'Style Council' Gives Local Students a Chance to Pursue Fashion Interests


(Wednesday, March 14, 2007 5:40 AM EDT)

Arlington students who dream of walking the runway, taking photos at fashion shoots or becoming a stylist for the stars are in luck.

Fashion-industry hopefuls who participate in the Arlington Style Council, an after-school program lead by Barbara McConaghy, and can be trained in everything from runway skills to developing a personal style to casting-call etiquette.

McConaghy, who has lived in Arlington for about 25 years, is a fashion stylist, show producer and editor, and has worked for publications such as Washington Life, DCStyle, YM and Seventeen.

Through the Style Council, she gives students a taste of what the fashion industry is really like and introduces them to elements of the business they might not be familiar with.

“Everyone thinks you have to be a size two or four, and 5 foot, 10 inches to be a model,” McConaghy said in a recent interview. “But there are so many other, different parts of the business. Opening your eyes to the other parts is a wonderful thing.”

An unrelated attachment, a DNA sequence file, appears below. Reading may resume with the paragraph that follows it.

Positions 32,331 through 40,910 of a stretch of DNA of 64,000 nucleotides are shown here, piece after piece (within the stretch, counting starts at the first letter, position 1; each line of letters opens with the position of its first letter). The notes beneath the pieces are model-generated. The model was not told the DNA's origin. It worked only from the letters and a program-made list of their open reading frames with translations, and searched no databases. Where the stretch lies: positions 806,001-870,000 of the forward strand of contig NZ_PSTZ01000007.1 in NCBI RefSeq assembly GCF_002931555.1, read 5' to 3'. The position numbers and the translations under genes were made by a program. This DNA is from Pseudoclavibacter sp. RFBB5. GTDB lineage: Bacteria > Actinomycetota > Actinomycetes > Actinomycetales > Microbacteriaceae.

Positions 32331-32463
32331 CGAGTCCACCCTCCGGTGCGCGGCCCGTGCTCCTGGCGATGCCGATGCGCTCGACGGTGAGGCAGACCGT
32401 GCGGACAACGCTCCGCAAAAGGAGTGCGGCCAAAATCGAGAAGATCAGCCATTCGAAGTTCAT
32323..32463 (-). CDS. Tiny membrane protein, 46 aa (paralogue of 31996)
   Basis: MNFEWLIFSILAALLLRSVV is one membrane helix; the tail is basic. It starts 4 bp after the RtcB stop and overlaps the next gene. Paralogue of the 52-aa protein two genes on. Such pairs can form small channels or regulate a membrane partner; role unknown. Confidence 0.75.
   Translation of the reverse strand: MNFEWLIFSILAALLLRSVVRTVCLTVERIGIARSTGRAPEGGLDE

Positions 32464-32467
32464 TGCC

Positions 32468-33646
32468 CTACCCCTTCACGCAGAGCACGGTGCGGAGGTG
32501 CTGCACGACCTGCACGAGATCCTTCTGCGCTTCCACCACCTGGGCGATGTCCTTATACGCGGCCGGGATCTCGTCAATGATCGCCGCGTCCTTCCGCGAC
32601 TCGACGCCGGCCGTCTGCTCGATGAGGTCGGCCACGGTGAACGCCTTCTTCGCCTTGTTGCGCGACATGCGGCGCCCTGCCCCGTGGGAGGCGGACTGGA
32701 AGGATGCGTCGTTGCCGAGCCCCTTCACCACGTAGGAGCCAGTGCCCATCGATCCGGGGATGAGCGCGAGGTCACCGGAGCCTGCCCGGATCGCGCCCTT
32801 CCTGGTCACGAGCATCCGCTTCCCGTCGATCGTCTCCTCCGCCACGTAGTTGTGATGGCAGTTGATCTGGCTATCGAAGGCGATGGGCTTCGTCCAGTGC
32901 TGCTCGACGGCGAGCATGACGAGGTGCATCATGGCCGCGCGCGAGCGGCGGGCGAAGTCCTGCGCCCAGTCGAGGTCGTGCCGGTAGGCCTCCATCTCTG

She also stresses the business aspect of fashion, as well as the confidence and professionalism necessary for success.

To give students hands-on experience in the world of fashion, McConaghy has allowed them to help with her own projects, including a wedding photo shoot for Washington Life magazine.

“It's a risk, but so many of them step up to the task,” McConaghy said. “If you don't set the bar high, how will they learn?”

Students who participated in the program recently also worked backstage at the Fashion Fights Poverty charity show in the fall, put on a holiday fashion show at their schools and each had responsibility for one full photo shoot.

The program is offered to high school students at Washington-Lee, Yorktown and Wakefield high schools. About 20 students from each school participate, and meet after school on a weekly basis.

A few students in the program have already landed modeling jobs, but McConaghy recognizes that not everyone will enter the fashion industry. However, she believes the Arlington Style Council has a positive impact on everyone in it.

“The students feel strong, confident and successful, and their parents know they've completed something,” she said. “They can apply what they learn to anything, and that's what I love.”

Bishrel Byambajar of Washington-Lee High School is among students participating in the Arlington Style Council.

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